Knocking out sugar-sweetened beverages makes a difference!
In the past decade, U.S. citizens cut their added sugar intake by almost 25%. Analysis of government data shows per capita consumption dropped from 100 grams per day (25 tsp.) to 77 grams (19 tsp.). That is a big drop and most can be attributed to decreased soda consumption. The Dietary Guidelines Advisory Committee recommends no more than 50 grams (12 tsp.) daily of added sugar.
PositiveTip: Avoid low-nutrient foods like cookies, candy, cake and other "indulgence" foods to reduce added sugars.
Americans consume an average of 23 teaspoons of added sugar a day.
Frustrated by trying to find how much sugar is in an item by reading the food label? Help may be on the way! The Center for Science in the Public Interest has petitioned the Food and Drug Administration to set limits for safe levels of added sugar and to specifically include the amount in Nutrition Facts labels. Too much sugar is a risk factor for heart disease, obesity, and tooth decay. See how easily we get too much of the sweet stuff [infographic].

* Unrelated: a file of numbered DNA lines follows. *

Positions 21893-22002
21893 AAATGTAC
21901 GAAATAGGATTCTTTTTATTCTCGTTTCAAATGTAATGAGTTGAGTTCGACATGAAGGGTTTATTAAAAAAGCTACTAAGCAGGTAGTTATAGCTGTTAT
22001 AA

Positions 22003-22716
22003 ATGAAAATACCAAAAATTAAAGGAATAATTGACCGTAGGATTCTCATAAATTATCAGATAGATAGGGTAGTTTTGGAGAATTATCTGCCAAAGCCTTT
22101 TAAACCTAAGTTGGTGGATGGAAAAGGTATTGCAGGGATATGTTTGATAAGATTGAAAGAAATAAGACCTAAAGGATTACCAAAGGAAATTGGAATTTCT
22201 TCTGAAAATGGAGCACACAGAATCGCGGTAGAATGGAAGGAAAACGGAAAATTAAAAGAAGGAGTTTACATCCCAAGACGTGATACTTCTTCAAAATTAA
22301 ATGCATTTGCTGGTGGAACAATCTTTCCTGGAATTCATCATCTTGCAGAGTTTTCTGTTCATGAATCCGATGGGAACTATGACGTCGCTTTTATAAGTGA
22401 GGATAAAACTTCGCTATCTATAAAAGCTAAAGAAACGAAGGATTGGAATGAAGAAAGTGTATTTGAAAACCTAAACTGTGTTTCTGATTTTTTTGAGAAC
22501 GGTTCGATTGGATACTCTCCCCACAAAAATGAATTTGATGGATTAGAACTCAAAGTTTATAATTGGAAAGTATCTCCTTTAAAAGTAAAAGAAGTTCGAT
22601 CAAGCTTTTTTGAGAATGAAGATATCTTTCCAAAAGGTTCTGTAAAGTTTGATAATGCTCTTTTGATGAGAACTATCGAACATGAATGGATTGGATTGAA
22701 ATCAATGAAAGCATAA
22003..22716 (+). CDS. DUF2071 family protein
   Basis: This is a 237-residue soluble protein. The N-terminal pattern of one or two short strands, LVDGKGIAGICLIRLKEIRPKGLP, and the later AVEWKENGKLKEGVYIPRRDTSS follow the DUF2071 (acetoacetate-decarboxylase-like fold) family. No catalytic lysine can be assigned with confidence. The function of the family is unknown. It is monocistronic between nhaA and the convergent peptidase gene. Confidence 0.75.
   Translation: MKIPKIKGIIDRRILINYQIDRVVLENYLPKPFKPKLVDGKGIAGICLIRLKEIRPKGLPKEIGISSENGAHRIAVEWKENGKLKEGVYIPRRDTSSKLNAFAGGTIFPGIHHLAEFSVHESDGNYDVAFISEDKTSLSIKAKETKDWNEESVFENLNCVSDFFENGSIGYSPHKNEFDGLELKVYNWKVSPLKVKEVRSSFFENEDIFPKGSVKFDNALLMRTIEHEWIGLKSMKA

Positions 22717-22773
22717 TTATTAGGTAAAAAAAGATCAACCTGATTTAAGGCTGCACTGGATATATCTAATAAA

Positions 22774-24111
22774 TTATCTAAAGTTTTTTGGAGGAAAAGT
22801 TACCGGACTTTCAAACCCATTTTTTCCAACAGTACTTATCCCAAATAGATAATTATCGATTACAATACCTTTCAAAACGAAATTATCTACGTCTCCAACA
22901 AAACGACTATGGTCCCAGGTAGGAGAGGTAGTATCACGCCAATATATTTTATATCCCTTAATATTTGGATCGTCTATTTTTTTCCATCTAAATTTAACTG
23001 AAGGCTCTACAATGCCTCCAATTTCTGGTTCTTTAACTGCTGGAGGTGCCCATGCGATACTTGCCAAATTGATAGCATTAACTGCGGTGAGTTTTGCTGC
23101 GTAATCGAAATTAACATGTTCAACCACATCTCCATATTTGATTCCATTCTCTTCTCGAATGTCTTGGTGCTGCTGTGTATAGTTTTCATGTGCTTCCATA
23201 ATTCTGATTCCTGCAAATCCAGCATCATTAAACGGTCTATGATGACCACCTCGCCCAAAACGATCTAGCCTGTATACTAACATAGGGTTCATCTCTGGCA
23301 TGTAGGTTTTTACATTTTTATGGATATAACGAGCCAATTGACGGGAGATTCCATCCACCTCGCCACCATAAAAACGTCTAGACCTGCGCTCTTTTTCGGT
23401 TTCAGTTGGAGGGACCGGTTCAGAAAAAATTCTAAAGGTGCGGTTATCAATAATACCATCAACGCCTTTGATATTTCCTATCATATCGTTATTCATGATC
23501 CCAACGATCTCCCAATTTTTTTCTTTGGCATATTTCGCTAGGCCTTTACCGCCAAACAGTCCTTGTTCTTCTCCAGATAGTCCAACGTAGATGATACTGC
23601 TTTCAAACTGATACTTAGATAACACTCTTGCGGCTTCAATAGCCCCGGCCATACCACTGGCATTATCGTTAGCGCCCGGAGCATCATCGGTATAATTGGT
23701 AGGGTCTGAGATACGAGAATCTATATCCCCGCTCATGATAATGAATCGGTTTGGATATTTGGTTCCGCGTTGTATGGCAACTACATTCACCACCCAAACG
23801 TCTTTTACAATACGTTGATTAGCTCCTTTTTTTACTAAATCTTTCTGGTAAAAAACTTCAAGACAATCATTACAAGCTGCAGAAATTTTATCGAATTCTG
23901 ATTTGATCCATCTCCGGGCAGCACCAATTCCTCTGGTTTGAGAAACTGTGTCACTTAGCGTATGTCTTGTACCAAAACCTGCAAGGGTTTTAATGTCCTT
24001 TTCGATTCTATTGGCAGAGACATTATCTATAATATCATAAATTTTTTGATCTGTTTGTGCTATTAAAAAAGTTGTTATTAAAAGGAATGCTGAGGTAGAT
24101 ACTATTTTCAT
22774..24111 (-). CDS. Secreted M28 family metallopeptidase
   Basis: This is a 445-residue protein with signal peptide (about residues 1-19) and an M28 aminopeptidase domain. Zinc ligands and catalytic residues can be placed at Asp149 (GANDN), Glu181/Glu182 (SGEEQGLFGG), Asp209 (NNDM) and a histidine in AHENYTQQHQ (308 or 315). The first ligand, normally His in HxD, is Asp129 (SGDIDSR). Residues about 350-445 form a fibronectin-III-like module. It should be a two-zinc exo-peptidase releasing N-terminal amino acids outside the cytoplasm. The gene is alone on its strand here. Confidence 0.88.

PositiveTip: Put a padlock on the sugar bowl today!
Photos of veggies on lunch trays get kids to eat more.
Almost 37% of elementary students in Minnesota took carrots and 15% helped themselves to green beans when photos of those veggies were placed in the compartments of their trays. This was compared to 12% and 6%, respectively, when there were no pictures on the trays (P=<0.001). While vegetable consumption still remained low, this method increased consumption for a very economical cost ($3.00 per 100 trays).
PositiveTip: If pictures help, perhaps Mom and Dad modeling enthusiastic and generous vegetable consumption will encourage the kids to eat more!
Do you go with the grain--whole grains, that is? You probably need to eat more!
If you are like most Americans, you are not getting enough daily grains in your diet. The Dietary Guidelines for Americans recommends 6 servings of grains per day. Only 4% of Americans say they are eating that level according to a new poll published by the Grain Foods Foundation. This poll found the average daily grain consumption was 3.2 servings, barely half the recommended 6 servings per day. The federal guidelines recommend "make half your grains whole"--yet only 11% of total grain consumption is whole grains.